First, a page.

Establishes new national policy for federal space transportation spending, consistent with current budget constraints and the opportunities presented by emerging technologies. Under the new policy, DoD will assume the lead responsibility for modernization of the current expendable launch vehicle fleet. NASA will assume the lead responsibility for research and development of next generation reusable systems. NASA will focus their investments on technologies to support a decision no later than December 1996 on whether to proceed with a flight demonstration program. This program would, in turn, provide the basis for deciding by the end of the decade whether to proceed with a new launch system to replace the aging Shuttle fleet.
Establishes policy on federal agencies' use of foreign launch systems and components. With the end of the Cold War, it is important for the U.S. to be in a position to capitalize on foreign technologies -- including Russian technologies -- without, at the same time, becoming dependent on them. The policy allows the use of foreign components, technologies and (under certain conditions) foreign launch services, consistent with U.S. national security, foreign policy and commercial space guidelines in the policy.
Establishes policy on federal agencies' 'use of excess U.S. ballistic missile assets for space launch, to prevent adverse impacts on the U.S. commercial space launch industry. Under START, these assets may be used in certain circumstances for civilian space launch. A serious concern in developing the policy was the possible impact that widespread government use of these assets could have on U.S. commercial launch companies. The policy obliges the government to fully consider commercial services as part of the decision making process and imposes specific criteria on the use of excess assets.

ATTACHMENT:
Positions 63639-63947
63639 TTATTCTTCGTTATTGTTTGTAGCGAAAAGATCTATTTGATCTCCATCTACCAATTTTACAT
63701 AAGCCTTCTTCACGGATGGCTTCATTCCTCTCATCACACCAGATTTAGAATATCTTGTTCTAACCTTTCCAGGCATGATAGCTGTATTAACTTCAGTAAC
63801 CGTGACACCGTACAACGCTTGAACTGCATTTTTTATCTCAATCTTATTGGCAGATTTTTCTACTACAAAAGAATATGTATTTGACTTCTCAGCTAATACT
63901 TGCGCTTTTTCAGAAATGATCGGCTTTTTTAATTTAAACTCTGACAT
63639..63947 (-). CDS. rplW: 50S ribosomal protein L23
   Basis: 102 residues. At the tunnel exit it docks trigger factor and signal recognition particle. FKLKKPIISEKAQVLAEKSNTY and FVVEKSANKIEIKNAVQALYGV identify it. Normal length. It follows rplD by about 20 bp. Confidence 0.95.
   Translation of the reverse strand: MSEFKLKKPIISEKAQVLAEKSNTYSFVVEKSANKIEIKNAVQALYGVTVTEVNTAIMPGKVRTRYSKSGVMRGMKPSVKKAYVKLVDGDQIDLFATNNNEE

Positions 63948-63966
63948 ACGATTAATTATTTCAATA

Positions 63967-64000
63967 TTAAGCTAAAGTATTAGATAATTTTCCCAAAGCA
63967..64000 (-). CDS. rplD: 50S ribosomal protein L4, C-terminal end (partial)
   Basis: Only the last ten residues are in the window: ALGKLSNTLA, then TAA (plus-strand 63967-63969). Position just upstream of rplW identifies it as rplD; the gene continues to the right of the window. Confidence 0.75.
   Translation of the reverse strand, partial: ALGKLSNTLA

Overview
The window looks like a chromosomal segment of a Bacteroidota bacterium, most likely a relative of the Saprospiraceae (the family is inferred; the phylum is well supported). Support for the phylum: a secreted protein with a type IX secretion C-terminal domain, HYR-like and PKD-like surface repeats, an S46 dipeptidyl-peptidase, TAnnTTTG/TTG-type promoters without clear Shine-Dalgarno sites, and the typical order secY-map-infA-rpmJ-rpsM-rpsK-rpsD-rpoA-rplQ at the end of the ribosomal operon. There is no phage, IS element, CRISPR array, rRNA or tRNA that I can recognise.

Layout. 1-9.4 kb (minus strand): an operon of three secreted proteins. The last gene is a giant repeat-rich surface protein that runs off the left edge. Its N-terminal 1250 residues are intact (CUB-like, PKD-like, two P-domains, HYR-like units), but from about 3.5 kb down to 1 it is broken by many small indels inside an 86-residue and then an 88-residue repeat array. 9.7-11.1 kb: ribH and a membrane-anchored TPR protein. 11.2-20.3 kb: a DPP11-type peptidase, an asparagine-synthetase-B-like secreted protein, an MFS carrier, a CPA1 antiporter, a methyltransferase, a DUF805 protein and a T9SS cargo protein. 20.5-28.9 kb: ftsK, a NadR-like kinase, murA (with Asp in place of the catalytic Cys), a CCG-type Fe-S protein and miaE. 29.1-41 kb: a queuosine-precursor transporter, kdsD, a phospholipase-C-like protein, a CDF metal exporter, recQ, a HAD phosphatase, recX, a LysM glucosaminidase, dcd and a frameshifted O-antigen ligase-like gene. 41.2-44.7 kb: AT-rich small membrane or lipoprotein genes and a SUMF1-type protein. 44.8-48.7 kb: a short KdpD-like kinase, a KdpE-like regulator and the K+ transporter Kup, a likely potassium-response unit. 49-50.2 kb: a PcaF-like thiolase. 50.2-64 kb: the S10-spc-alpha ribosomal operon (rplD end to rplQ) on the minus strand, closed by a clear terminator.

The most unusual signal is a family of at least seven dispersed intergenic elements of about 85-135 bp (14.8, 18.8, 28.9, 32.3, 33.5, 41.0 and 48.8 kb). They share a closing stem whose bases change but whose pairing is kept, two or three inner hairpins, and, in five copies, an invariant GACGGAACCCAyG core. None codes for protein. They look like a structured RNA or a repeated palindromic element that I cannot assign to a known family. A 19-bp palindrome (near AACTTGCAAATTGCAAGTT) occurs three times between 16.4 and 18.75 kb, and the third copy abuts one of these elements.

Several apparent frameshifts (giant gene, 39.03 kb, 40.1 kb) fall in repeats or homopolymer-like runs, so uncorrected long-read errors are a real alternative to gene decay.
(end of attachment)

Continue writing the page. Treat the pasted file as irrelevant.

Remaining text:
Provides for an expanded private sector role in the federal space transportation R&D decision making processes. In contrast with previous national policy on space transportation, this policy specifically directs the Departments of Transportation and Commerce to identify opportunities for government-industry cooperation and to factor these into NASA's and DoD's implementation plans.
These steps will help keep America at the forefront of space transportation technology, while ensuring that we have a robust and reliable expendable launch vehicle fleet.